TUNIS, Tunisia (BP)—When 26-year-old college grad Mohamed Bouazizi lit himself on fire Jan. 4 to protest his narrow slate of future options, he sparked a revolutionary blaze that toppled Tunisia’s government.
It marked a first for the Arab world — a longtime leader brought down by a populist movement. The crescendo of tens of thousands of educated middle-class Tunisians marching on the capital city of Tunis eventually pushed the nation’s authoritarian president, Zine el-Abidine Ben Ali, to flee the country Jan 14.
Now international observers are questioning if the fire of revolution in the North African nation will spread to other Arab countries. Christians, meanwhile, are considering how the situation could affect believers in the region.
Much depends on how and when the dust settles on the political crisis still raging in Tunisia, analysts say.
“The outlook for Christians in Tunisia is a matter for prayer,” said Malcolm B. Yarnell III, associate professor of systematic theology and director of the Center for Theological Research at Southwestern Baptist Theological Seminary in Fort Worth, Texas.
Although Islam is Tunisia’s state religion, the nation has a history of religious tolerance, Yarnell said.
“There is cause both for hope and concern, especially with regard to religious liberty and the right to evangelize,” he said. “Tunisia is blessed with a relatively well-educated population and has some exposure to the religiously tolerant society of secular Europe, primarily because it is a popular tourist destination for Europeans. The Tunisian constitution guarantees religious liberty and conversion is legal.”
But proselytizing is prohibited, and the president must be Muslim, Yarnell said. “Moreover, there is an Islamist party in the opposition,” he added. But “its appeal to the general populace may be limited.”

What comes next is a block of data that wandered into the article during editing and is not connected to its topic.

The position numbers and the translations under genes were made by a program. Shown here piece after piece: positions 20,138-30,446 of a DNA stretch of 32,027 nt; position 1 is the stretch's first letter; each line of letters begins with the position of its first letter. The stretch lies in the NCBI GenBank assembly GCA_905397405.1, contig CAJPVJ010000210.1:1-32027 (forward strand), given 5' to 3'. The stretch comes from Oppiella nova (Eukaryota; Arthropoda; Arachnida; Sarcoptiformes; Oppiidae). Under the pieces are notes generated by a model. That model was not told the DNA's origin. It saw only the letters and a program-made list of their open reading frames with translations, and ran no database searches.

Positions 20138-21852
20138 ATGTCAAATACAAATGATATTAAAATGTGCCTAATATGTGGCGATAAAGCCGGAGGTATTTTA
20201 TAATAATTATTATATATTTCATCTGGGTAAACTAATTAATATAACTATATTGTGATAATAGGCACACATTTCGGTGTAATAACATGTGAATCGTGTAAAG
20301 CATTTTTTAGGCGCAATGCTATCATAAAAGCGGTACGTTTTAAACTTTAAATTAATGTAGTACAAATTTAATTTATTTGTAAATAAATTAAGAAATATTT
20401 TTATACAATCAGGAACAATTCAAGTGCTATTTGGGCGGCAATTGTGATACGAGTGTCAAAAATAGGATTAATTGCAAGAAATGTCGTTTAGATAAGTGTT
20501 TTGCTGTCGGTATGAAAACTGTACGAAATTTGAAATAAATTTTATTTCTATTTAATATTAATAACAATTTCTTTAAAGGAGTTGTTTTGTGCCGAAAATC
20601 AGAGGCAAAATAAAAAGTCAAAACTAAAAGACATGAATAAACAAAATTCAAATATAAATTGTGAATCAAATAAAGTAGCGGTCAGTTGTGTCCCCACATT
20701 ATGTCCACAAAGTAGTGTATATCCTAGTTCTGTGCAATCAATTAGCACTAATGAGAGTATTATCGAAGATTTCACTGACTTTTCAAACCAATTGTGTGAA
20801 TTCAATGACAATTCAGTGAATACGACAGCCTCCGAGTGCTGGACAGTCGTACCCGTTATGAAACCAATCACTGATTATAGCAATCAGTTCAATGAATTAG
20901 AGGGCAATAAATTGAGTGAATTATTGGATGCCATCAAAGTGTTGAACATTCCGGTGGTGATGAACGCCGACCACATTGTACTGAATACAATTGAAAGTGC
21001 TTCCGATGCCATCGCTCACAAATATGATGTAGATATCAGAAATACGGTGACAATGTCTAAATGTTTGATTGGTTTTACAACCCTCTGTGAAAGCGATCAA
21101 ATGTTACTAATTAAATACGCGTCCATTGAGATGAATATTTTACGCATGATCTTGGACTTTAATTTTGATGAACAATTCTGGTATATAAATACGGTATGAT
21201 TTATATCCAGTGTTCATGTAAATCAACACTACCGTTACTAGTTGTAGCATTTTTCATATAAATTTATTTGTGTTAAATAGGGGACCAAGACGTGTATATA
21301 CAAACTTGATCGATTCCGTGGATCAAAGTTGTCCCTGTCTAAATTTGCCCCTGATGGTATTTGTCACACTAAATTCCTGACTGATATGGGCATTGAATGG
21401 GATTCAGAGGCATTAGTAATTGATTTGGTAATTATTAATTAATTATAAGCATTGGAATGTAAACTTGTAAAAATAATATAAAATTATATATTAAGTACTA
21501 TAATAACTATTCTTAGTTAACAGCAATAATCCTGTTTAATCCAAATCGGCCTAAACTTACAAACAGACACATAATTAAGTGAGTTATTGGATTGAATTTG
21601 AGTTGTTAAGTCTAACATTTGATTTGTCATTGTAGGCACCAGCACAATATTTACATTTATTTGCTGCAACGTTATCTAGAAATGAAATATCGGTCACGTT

Yarnell urged Christians to pray for their brothers and sisters in Tunisia, who make up a tiny percentage of the population. “It is my hope that Tunisia will retain its established religious tolerance and indeed improve upon it,” he said.
As the political fray continues there, a few copycats in Egypt, Algeria and Mauritania have attempted to pull the trigger on their own revolutions, but with no apparent success.
A wave of revolutions similar to Tunisia is “unlikely,” according to Scott Peterson of the Christian Science Monitor.
“While Tunisia was one of the most effective police states in a region of authoritarian and undemocratic rulers, it also boasts many characteristics that do not apply elsewhere,” Peterson wrote. “Tunisia has a strong, educated, and modern middle class — those young men and women who were on the streets and the front lines in Tunis — which nations like Algeria, Egypt and Yemen don’t have.”
Some analysts predict the likelihood of further revolutions in the Arab world will decrease even more if the situation in Tunisia continues much longer without resolution — or ends undesirably for the opposition.
Even so, political reforms could spread widely as a result of Tunisia’s revolt, Peterson predicted. Fawaz Gerges, the director of the Middle East Center at the London School of Economics, agrees, according to the Monitor.
“[W]e might witness now a qualitatively different type of Arab politics [because] the social uprising in Tunisia has sent shockwaves through the veins of Arab rulers…. This is a very unique moment in modern Arab history,” Gerges said. “What has distinguished contemporary Arab politics in the last 50 years is political apathy and fear. [Tunisia] has shattered the myth, the claim that Arabs will not dare to rise up against tormentors, against their dictators.”
As the revolt continues to play out in Tunisia, Southern Baptist workers serving in the area are asking Christians to pray for the nation, its leaders and its people.
They ask prayer:
— for continued protection of believers in Tunisia.
— that schools, supermarkets and public transportation will be able to function normally again.
— for opportunities to share about the security people can have in Jesus Christ.
— for safety and protection for the approximately 10 million people protecting their houses and property from looting and unrest.
— for stability and quick transition of government.
— for unrest and violence to come to a stop.
— that wisdom and the good of the people will be the order of the day for those in power.
Ava Thomas is an International Misson Board writer/editor based in Europe.